An improved optical sensor which has increased sensitivity and which is resistant to the effects of ambient light. In one embodiment of the invention, the sensor housing has a flat lower face with a central protrusion in which a plurality of light emitting diodes and an optical sensor are mounted. When the sensor is placed on the patient's tissue, the portion of the sensor face containing the LEDs and detector protrudes slightly into the tissue to provide improved optical coupling of the sensor to the skin. A light absorbing compliant material is attached to the perimeter of the sensor to reduce the effects of ambient light and to provide a cushion to minimize discomfort to the patient. In an alternate embodiment of the sensor, the LEDs and detector are mounted in a horizontal configuration substantially parallel to the surface of the tissue. The light produced by the LEDs is projected into a central chamber of the housing where the respective beams are combined and directed toward the tissue. In this emodiment, the desired combining of the beams can be achieved through the use of a set of mirrors or a prism. Various combinations of the improvements provided by each of the embodiments described above can be incorporated into either a transmission or backscatter optical sensor to provide a compact, sensitive optical sensor which is resistant to interference caused by ambient light.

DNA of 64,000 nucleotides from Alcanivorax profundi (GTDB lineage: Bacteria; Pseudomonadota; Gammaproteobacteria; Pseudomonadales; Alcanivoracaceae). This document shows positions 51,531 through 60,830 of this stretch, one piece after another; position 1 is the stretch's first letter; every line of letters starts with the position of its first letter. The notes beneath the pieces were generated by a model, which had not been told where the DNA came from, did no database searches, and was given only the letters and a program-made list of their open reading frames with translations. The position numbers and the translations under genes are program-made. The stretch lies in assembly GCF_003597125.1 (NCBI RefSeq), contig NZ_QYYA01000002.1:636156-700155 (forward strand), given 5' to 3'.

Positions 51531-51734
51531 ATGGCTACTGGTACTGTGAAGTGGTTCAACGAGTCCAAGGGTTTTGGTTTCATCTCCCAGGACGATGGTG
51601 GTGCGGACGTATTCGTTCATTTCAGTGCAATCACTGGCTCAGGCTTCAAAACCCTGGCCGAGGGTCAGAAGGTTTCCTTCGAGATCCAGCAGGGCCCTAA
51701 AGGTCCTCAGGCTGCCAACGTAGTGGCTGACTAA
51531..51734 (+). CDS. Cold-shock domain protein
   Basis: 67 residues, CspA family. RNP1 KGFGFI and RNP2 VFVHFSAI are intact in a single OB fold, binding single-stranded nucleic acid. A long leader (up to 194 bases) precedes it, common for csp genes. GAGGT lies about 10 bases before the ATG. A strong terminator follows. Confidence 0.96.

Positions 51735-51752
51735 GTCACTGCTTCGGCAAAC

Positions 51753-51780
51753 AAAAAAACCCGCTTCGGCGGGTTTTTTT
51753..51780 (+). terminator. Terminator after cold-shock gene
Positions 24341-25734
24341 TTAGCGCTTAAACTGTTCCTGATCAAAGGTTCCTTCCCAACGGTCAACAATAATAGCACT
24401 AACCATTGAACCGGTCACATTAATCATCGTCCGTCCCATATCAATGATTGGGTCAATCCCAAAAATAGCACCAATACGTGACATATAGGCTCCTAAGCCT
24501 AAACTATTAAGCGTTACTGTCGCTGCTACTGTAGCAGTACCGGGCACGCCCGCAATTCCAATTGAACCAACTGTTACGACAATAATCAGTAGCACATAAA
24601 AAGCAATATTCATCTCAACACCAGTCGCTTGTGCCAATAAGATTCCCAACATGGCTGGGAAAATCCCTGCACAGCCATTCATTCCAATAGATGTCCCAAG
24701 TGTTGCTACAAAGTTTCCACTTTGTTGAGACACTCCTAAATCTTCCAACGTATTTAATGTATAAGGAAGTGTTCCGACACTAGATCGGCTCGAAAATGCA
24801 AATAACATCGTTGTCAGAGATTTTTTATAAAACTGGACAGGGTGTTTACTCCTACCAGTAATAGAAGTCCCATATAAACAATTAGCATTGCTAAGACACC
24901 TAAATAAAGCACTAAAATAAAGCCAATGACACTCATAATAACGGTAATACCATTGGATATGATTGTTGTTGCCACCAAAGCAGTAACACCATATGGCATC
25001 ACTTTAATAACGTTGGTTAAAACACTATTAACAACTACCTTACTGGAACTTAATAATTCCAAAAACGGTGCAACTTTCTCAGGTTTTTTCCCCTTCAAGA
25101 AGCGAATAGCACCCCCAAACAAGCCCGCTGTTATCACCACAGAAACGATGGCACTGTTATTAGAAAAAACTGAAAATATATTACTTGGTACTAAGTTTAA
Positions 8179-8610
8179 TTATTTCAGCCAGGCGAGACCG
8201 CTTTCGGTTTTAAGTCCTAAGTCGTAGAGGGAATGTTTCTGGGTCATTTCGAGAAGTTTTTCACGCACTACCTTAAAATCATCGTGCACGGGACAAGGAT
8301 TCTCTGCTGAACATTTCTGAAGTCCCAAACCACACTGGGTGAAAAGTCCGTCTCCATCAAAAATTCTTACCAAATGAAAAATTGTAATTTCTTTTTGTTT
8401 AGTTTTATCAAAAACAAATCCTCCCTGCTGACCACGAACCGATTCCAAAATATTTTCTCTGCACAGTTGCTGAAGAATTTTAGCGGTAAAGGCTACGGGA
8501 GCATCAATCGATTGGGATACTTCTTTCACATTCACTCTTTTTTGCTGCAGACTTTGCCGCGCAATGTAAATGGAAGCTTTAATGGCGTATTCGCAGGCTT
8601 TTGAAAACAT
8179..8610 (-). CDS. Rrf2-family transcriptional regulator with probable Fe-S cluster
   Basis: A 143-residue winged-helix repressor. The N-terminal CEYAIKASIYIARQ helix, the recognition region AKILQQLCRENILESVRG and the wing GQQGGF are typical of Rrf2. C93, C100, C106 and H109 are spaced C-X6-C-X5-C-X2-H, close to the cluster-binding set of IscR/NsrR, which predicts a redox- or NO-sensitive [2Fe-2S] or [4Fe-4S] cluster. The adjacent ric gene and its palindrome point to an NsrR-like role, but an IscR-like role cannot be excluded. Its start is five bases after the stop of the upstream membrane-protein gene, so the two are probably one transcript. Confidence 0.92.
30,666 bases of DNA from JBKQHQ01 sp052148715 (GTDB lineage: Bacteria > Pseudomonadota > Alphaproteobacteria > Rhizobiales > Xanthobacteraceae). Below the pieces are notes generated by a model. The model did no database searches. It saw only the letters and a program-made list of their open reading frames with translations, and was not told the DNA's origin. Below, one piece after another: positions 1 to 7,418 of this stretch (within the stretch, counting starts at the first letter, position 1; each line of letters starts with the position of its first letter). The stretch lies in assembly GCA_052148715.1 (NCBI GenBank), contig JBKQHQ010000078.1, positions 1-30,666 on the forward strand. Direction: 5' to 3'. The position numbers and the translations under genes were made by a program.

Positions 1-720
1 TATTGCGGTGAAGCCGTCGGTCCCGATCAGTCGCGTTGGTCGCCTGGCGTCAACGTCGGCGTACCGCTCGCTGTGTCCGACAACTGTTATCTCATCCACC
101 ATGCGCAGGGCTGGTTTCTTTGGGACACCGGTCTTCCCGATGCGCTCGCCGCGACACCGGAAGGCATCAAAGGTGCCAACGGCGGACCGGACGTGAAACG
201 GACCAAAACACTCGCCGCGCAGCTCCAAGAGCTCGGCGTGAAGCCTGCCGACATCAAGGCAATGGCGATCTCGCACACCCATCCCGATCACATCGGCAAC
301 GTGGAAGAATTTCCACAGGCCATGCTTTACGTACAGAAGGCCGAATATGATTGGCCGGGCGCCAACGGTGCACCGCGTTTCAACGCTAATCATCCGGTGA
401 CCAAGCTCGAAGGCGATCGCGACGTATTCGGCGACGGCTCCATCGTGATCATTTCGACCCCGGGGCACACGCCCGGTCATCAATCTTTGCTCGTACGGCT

Jonathan P. Jaeb; Dennis W. Gilstad; Ronald L. Branstetter